It took one car ride for me to relax. I was to learn a lot about whisky today, but even more about hard work for someone who did not see himself initially as being a whisky man. To tell you the truth, Eddie tells me, almost in a clandestine fashion -- I don't like the stuff myself for social drinking. I'd much prefer a glass of wine.

I have endless questions, of course, but Eddie rolls me back a bit: I want to take you to where it all begins: the water source.

You'd think this would be an indifferent fragment of the Bowmore story. So the whisky has water. Ho hum. But it's not: Bowmore is Islay's oldest distillery -- the first production took place in 1779.  
And really, they built it in the wrong place, Eddie says. Whereas the other distilleries are close to lakes that provide a good water source, Bowmore is far from it. Fine for small whisky distilling. A problem when they expanded beyond quenching the whisky thirst of a handful.

He parks the car and we walk through an old gate (it's been here since I was a lad), across fields, past a ghost of a house, toward the river.


Where we're standing now is at the place where water is directed from this river, through a pipe, to a 7.5 mile canal that was dug several hundred years ago by hand to bring the water to the distillery.

He pours me a 12 year dram right there at the river source. It's one of many that he wants me to taste at the right moment, in a manner that will bring the drink home to me.



The river is very low. It's one reason why, as of tomorrow, Bowmore is stopping production for about a month. This is the time for their annual maintenance. But they cannot resume until the rains bring in the needed water. They are dependent on it: 1.5 million liters every single day! (They are efficient: spent heated water is used to run the community swimming pool next door.)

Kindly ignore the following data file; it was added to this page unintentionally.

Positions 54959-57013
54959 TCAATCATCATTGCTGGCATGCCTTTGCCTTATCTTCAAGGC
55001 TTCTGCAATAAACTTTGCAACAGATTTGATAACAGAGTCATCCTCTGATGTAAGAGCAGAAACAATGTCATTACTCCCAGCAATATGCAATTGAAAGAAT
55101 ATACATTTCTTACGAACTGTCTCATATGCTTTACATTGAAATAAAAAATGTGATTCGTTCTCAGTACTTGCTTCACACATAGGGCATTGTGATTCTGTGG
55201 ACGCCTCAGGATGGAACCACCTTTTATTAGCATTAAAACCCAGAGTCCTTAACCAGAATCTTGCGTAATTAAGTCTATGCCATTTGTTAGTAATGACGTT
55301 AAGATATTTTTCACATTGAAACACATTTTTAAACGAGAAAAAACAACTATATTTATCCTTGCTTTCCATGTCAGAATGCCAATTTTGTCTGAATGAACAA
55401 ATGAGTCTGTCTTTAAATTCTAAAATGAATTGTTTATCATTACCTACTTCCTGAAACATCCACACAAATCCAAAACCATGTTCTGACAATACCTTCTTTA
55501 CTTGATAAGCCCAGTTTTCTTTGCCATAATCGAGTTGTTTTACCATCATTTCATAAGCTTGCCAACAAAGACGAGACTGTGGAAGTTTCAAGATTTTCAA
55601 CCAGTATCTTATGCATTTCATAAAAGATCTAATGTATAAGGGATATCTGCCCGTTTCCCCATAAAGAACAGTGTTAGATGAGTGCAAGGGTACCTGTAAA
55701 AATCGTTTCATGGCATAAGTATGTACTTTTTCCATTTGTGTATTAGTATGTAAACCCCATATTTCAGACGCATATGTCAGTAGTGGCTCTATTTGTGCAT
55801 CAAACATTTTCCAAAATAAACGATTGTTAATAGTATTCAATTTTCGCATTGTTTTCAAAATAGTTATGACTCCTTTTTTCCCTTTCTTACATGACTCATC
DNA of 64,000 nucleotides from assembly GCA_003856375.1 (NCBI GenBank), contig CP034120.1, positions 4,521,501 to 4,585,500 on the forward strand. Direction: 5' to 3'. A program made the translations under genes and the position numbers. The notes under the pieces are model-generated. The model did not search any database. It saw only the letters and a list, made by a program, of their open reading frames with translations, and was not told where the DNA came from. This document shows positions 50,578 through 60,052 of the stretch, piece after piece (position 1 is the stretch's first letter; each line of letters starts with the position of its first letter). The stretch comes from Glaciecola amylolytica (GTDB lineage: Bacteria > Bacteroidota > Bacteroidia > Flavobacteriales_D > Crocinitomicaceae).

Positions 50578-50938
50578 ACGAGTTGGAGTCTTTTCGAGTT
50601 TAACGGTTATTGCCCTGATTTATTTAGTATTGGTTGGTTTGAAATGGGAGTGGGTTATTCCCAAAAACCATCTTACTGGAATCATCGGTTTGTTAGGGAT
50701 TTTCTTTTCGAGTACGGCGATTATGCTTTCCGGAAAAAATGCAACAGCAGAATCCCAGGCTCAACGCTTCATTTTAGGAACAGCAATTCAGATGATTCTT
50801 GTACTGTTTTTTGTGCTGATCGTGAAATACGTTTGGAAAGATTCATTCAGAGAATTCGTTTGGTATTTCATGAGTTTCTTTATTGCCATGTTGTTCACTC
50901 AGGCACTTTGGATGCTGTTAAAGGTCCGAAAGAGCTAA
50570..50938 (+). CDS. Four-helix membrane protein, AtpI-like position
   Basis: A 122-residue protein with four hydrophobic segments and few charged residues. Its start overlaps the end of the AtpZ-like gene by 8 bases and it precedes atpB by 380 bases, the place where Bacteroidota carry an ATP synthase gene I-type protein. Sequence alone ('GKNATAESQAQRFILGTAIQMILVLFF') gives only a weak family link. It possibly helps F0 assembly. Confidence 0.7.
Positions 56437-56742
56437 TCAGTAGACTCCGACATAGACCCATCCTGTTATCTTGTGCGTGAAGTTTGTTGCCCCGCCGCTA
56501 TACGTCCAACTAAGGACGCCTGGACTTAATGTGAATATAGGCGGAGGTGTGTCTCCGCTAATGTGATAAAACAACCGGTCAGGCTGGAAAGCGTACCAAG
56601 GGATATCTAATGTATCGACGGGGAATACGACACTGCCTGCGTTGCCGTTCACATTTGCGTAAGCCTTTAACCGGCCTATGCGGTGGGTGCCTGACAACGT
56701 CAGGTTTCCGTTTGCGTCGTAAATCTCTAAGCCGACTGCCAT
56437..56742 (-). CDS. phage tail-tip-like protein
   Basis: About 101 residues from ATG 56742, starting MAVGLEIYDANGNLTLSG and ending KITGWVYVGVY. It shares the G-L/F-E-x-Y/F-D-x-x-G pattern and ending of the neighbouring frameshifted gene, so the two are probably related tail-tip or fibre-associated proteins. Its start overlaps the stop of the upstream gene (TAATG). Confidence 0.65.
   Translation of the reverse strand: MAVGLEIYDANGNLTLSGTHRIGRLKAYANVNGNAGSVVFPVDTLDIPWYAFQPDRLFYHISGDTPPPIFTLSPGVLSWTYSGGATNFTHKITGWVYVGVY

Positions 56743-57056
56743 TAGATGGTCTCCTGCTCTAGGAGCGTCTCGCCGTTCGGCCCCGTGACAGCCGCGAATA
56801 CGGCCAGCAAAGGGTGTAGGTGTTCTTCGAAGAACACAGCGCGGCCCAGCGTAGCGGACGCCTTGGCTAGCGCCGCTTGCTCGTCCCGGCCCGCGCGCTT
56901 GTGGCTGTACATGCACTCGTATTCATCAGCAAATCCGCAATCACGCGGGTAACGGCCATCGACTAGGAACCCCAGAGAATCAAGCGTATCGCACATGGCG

Eddie lifts the box through which the water must flow to reach the pipe and eventually the canal.  
This needs to be swept every day. In the past, the shepherd who lived there did it in exchange for a bottle of whisky every Christmas. Now we send out someone from the distillery. See the broom -- it's over there in the wild rhubarb.


That's sort of a nice break -- I'm thinking out loud here -- to come out to this pretty spot for a bit...
Aye, you know, in my day, we'd be sent out to clear the river bed -- that's a three week job from start to finish, but we'd take seven weeks, with breaks for football in the fields and sunning and such. The older men would shake their heads, but we'd give them pilfered whisky drams in exchange for their silence. Times have changed. Now, of course, drinking on the job is a sackable offense. In any case, most of the young men who work for us prefer beer.

I smile at that. The younger generation! I have daughters who often will pick a craft beer over a carefully selected by mom wine. Gotta love their own take on life!